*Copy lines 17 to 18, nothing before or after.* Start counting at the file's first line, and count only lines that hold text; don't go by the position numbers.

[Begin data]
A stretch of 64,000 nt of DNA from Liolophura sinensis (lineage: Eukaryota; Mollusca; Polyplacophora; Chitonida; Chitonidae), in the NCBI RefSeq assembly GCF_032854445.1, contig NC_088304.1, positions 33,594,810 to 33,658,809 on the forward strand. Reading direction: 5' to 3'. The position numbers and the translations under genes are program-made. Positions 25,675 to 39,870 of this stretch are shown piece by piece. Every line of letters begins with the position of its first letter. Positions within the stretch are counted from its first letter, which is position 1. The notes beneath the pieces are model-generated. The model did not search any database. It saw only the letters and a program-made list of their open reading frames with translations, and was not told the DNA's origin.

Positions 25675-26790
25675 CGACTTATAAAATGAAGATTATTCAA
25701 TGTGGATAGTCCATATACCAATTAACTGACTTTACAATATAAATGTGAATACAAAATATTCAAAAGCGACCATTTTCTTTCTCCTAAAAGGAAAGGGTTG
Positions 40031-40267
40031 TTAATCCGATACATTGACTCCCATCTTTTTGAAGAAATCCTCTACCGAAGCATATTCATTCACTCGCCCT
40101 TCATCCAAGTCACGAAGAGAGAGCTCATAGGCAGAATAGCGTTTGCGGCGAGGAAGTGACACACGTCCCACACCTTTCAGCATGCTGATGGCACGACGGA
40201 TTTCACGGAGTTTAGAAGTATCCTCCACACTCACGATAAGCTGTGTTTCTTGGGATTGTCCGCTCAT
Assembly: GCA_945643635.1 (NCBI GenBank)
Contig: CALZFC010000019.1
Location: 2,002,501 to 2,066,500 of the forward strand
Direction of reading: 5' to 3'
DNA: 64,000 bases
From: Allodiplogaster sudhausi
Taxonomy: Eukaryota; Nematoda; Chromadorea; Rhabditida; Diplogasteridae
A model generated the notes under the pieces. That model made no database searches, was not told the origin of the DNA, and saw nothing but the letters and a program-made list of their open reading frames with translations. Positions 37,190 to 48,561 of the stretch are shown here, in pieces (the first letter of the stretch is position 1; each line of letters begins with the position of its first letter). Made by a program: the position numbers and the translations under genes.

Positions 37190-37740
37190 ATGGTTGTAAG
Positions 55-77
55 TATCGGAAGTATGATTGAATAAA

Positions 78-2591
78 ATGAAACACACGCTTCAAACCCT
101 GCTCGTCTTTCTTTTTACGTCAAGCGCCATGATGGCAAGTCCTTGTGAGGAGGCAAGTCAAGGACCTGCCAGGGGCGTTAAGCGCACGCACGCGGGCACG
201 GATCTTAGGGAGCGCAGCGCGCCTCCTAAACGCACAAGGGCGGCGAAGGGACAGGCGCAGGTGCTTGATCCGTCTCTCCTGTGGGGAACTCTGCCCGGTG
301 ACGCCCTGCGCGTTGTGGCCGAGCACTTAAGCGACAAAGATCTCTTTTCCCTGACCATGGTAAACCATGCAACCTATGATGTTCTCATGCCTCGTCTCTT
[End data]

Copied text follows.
Positions 37190-37740
37190 ATGGTTGTAAG